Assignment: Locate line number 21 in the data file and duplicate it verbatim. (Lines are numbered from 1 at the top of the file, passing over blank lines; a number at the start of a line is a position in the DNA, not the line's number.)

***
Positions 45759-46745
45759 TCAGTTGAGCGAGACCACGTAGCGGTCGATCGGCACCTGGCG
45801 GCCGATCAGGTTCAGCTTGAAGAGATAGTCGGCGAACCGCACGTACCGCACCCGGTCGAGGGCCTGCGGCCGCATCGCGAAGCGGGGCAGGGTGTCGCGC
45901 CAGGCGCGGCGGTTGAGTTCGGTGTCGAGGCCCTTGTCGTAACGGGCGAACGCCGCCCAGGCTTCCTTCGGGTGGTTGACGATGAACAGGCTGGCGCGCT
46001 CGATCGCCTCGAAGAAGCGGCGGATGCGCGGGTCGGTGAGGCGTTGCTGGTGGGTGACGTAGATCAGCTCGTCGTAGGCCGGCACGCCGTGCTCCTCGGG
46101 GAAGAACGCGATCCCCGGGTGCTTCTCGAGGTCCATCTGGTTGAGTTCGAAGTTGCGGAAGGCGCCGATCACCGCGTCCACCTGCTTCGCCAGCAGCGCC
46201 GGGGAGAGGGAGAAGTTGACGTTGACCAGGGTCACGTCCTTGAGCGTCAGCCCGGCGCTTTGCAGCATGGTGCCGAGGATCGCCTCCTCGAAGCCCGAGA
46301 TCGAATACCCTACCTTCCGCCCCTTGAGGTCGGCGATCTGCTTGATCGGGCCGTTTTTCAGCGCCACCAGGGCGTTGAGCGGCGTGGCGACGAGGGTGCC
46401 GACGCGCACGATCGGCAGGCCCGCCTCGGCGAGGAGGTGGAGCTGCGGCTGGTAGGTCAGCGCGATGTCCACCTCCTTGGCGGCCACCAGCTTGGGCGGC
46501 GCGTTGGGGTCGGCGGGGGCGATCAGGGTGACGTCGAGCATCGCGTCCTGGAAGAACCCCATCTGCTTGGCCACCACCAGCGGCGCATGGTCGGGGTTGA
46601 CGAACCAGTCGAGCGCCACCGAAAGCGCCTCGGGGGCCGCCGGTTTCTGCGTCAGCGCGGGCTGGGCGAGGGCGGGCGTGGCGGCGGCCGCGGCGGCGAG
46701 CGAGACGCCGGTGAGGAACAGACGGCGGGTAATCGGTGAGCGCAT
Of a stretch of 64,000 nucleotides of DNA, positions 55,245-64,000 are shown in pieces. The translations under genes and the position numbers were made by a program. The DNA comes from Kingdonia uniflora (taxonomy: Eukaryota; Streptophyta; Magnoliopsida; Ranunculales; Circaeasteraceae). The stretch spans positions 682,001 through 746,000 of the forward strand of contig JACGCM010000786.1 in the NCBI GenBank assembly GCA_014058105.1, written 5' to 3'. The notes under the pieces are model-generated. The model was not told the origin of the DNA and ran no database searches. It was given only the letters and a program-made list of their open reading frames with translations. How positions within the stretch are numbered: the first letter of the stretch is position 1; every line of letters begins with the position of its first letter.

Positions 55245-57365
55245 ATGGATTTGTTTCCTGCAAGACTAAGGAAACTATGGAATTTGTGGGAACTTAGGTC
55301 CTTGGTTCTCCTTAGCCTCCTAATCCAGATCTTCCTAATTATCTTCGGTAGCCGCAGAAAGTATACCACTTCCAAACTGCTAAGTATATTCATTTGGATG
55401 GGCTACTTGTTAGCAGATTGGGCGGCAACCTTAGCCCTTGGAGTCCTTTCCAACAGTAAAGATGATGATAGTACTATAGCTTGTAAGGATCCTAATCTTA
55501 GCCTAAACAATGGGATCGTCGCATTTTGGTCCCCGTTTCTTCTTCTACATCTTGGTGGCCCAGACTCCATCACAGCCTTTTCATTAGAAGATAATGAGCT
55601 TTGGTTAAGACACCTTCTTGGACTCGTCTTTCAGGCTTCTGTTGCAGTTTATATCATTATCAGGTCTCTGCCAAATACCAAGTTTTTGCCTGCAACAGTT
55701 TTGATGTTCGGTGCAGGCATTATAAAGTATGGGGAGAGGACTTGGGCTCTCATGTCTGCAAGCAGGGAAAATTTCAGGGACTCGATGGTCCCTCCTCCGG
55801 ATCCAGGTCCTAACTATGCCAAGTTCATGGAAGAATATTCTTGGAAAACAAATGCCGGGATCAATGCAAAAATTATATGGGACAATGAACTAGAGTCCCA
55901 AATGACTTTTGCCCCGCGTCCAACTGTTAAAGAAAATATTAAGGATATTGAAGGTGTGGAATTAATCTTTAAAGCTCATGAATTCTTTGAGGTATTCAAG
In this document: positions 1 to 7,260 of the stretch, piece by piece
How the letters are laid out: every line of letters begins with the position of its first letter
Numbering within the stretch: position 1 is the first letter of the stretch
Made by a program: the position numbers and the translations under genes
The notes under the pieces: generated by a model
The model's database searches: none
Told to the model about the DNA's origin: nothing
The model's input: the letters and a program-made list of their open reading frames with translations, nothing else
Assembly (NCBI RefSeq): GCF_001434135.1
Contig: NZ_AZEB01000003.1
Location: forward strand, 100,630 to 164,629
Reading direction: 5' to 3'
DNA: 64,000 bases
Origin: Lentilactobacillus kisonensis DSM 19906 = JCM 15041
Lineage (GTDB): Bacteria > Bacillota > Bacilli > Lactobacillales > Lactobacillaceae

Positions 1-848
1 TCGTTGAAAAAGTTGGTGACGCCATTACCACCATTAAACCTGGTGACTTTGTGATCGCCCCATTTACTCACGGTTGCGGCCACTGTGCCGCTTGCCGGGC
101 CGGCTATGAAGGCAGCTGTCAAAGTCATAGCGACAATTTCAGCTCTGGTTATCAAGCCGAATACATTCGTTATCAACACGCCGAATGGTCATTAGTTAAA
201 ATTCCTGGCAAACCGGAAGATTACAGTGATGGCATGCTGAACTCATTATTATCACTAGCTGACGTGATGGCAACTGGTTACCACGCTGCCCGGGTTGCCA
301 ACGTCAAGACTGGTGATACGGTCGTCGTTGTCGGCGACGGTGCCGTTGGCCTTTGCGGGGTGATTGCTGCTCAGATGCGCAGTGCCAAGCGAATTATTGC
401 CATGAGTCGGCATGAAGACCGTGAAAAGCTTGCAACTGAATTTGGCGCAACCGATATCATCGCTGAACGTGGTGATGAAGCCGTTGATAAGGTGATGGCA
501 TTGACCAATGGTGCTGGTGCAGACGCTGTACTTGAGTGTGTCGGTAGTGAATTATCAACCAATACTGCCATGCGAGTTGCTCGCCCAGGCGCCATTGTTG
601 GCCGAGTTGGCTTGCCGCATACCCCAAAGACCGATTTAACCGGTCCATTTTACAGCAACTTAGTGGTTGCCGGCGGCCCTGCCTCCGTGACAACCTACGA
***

55801 ATCCAGGTCCTAACTATGCCAAGTTCATGGAAGAATATTCTTGGAAAACAAATGCCGGGATCAATGCAAAAATTATATGGGACAATGAACTAGAGTCCCA